The fact that women make up about 15 percent of the marketplace when it comes to shooting and hunting sports has manufacturers scrambling to adapt their products to fit the female hunter. Gun and bow manufacturers are coming out with shorter, lighter weapons that are easier for smaller frame women to handle. Remington has specifically worked on reducing the amount recoil its guns give off and have even gone as far as tweaking some of their ammunition to reduce the force that takes place when the trigger is pulled.  The apparel manufacturers have keyed in on this niche as well. They are designing womens hunting clothes that provide better fit, functionality, and comfort.  Until recently, ladies didn’t have much to chose from when they got ready to go afield. They had to resort to wearing mens clothing pieces that was a far cry from fitting the female form. Today, with the help of specialty companies like SHEsafari, Foxy Huntress, and Prois along with mainstream hunting apparel manufacturers, women are finding a full spectrum of clothing to fit their needs.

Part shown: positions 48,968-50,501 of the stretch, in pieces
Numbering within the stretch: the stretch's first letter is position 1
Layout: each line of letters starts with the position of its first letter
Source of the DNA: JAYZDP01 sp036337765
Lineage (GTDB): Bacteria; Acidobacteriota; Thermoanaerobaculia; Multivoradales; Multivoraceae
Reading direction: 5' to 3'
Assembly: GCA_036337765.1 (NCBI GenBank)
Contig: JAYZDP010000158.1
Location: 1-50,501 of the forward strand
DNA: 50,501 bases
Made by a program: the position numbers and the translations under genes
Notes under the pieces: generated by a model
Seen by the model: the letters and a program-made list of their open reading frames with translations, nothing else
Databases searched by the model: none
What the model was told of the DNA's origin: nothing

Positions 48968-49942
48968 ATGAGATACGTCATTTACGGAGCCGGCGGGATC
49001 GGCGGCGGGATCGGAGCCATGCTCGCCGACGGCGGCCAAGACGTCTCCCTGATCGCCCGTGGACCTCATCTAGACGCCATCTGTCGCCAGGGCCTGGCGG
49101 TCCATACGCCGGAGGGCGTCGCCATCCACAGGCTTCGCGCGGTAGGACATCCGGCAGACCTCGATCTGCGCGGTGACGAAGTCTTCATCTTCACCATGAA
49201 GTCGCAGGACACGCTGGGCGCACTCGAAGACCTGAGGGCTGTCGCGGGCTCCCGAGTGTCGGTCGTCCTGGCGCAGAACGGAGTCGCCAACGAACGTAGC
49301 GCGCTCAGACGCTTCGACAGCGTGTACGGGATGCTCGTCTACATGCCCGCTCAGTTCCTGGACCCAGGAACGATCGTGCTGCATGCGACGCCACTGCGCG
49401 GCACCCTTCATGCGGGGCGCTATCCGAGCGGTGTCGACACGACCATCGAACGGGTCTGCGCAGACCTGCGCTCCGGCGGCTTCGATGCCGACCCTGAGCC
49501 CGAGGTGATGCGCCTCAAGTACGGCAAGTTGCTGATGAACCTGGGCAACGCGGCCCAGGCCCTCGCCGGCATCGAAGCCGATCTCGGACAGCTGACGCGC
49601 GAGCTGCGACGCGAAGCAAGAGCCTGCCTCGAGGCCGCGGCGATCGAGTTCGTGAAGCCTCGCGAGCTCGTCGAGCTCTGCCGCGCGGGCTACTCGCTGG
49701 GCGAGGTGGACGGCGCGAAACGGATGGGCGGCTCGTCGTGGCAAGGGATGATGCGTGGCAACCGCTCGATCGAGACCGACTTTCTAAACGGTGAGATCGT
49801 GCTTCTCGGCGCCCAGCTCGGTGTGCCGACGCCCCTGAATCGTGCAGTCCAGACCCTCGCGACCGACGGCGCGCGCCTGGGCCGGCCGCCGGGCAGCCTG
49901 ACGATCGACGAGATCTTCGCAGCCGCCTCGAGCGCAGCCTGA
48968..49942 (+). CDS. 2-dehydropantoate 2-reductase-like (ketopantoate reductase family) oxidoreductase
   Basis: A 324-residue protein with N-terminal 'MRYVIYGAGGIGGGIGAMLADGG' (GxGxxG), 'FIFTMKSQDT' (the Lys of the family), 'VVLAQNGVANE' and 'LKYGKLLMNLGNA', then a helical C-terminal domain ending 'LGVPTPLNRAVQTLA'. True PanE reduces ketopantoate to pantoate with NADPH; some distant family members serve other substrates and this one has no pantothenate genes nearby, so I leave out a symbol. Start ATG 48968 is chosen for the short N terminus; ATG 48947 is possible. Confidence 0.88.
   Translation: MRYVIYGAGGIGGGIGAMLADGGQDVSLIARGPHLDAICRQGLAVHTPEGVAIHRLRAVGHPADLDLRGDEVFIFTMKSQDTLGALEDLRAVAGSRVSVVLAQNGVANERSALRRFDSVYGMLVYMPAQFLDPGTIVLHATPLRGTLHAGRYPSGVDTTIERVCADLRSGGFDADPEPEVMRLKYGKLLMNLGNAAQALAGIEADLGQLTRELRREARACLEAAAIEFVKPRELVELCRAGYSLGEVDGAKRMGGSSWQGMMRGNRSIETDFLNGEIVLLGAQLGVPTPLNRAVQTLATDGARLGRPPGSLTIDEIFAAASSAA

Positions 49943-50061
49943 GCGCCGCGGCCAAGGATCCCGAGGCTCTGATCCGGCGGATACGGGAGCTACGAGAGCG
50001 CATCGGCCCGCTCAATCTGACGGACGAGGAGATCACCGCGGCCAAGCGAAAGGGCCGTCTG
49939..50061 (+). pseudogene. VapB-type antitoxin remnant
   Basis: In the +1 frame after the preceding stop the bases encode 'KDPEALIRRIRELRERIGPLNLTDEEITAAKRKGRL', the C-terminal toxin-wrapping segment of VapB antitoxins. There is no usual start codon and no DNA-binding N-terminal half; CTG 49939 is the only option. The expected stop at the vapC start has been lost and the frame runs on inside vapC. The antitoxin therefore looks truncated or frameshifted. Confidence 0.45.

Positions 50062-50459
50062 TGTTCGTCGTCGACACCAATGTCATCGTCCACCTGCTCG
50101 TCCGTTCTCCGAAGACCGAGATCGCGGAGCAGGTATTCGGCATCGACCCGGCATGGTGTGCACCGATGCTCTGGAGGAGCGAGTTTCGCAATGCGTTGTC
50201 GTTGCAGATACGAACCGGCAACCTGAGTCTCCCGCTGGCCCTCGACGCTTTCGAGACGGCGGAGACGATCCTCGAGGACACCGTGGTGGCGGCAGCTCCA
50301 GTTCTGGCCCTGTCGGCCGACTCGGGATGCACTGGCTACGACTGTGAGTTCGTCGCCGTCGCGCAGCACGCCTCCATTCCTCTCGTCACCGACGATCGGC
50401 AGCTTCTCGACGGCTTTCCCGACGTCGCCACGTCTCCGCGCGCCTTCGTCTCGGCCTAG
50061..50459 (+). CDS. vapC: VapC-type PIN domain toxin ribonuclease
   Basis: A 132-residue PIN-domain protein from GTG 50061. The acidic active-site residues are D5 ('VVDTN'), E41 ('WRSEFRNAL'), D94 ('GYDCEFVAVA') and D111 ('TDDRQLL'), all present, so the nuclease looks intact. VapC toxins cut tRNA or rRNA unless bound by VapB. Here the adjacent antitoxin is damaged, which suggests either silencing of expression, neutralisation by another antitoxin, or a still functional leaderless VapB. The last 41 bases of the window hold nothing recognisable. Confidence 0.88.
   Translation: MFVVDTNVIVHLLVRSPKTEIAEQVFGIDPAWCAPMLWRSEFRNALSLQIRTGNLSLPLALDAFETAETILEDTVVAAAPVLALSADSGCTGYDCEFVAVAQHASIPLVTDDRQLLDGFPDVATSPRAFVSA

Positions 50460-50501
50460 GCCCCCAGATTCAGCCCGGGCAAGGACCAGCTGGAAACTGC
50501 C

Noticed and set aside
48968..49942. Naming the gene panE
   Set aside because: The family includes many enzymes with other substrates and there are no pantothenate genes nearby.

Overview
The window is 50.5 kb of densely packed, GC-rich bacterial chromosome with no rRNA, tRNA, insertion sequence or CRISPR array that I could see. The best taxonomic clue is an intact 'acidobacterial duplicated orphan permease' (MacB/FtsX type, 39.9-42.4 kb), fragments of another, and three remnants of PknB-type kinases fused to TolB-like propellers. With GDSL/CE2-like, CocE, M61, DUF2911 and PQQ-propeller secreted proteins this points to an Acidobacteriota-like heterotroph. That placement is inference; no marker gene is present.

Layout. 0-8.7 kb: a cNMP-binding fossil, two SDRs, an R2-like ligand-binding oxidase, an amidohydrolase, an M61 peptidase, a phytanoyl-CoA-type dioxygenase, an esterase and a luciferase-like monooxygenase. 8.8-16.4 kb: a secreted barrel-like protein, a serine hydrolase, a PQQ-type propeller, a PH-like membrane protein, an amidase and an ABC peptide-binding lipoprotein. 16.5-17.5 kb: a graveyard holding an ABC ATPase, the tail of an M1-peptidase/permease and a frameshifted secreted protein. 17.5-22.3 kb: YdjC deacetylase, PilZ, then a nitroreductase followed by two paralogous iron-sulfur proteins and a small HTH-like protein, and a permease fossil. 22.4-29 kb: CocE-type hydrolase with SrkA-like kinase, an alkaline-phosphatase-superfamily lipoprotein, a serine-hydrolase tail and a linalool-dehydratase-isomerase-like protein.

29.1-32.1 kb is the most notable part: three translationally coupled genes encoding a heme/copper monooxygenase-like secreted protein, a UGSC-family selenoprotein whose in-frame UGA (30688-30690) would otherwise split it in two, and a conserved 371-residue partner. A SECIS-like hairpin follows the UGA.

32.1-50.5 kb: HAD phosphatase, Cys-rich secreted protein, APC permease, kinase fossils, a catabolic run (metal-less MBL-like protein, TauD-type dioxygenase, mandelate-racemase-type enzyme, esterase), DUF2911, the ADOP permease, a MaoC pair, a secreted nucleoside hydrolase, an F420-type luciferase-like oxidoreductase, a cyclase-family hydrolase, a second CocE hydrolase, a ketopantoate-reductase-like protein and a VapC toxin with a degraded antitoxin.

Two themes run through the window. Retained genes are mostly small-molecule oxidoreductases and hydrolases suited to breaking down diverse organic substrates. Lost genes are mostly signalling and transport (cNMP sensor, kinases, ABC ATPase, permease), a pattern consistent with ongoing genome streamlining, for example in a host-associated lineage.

There is always a fury of negative publicity being thrown by anti-hunting types. The involvement of women in the hunting lifestyle gives us another avenue to defend our rights and add “strength in numbers.”  Typically, it is the grandfathers and fathers that lead our kids into the outdoors teaching them shooting and hunting skills. The acceptance of women in the field has broken down those barriers and brought families closer—one bullet or arrow at a time.

 

Shirby Evans with a Mississippi Muzzleloader buck.

Shirby Evans with a Mississippi Muzzleloader buck.